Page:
“Nor is it the first time Amazon has come under attack for selling objectionable content in its store. In 2002, the United States Justice Foundation, a conservative group, threatened to sue Amazon for selling ‘Understanding Loved Boys and Boylovers.’ That title is still available through Amazon. In 2009, Amazon stopped selling ‘RapeLay,’ a first-person video game in which the protagonist stalks and then rapes a mother and her daughters, after it was widely condemned in the media and by various interest groups.”
While it is good to see Amazon bowing to public pressure, it seems this is not the end of the story. Evidently Amazon is still selling other books by the same author. But the question remains, why in the world did they allow a book like this to be sold in the first place?
Of course libertarians will claim that censorship is always worse, even worse than allowing pro-paedophilia books. Sorry, but they are dead wrong. Indeed, only a moral midget would make such reckless claims. There are some things worth having limits on.
Indeed, there are some things worth banning altogether. Paedophilia is one such thing, and books praising it would be another. Anyone who thinks that adults should be free to have sexual relations with children – whether consensual or not – is not someone who should be handed a microphone in public.
Amazon was quite happy taking the libertarian position on this. Of course they would do so not out of a great love for the freedom of speech or expression, but to simply make greater profits. They will want to sell anything and everything, just to make more money.
So it does no good having them lecture us on the importance of free speech and letting the public decide what it wants to read. Not surprisingly, other libertarian groups sprung to the defence of Amazon. As the above news article notes:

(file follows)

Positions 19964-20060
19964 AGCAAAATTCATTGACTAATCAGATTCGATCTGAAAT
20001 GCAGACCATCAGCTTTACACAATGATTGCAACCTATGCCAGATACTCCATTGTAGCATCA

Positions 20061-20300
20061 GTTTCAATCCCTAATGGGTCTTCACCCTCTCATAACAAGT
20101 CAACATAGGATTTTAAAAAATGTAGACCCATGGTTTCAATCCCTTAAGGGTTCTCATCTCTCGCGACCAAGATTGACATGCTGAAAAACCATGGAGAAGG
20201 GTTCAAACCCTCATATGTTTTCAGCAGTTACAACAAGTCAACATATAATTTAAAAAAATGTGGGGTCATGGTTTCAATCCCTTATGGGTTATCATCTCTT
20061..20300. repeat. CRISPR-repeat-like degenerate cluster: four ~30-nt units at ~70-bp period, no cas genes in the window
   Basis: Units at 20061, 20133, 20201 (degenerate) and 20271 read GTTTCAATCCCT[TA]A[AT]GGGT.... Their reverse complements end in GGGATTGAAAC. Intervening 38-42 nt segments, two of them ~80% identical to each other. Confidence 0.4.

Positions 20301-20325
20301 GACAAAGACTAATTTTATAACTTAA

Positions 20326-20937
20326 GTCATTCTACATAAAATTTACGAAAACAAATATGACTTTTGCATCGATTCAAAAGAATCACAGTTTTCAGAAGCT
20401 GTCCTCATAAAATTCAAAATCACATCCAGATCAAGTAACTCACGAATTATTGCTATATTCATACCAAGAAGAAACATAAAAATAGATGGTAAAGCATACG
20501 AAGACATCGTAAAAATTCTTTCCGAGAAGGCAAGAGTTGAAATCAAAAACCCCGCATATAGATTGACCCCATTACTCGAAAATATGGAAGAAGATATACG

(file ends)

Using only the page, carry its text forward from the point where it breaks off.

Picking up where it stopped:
“That doesn’t mean Amazon should be prohibited from selling it, countered Christopher Finan, president of the American Booksellers Foundation for Free Expression. He said that Amazon has the right under the First Amendment to sell any book that is not child pornography or legally obscene. Finan said Greaves’ book doesn’t amount to either because it does not include illustrations.”
Wonderful – there are no illustrations, so this textbook for paedophiles and how they can get away with their sheer evil is quite acceptable. As has been said before, a lot of open minds need to be closed for repairs. All civilised societies have limits and regard certain things as taboo.
As one American commentator put it, “Censorship is a defining act of civilisation. Societies cannot exist without proscribing certain things. When we outlaw racial discrimination or drunk driving or price-fixing, we are defining who we are. And just because we proscribe drunk driving does not mean that we’re on the slope to forbidding driving. Only the weak-minded find it impossible to make simple distinctions.”
Or as G.K. Chesterton long ago said, “Art, like morality, consists of drawing a line somewhere.”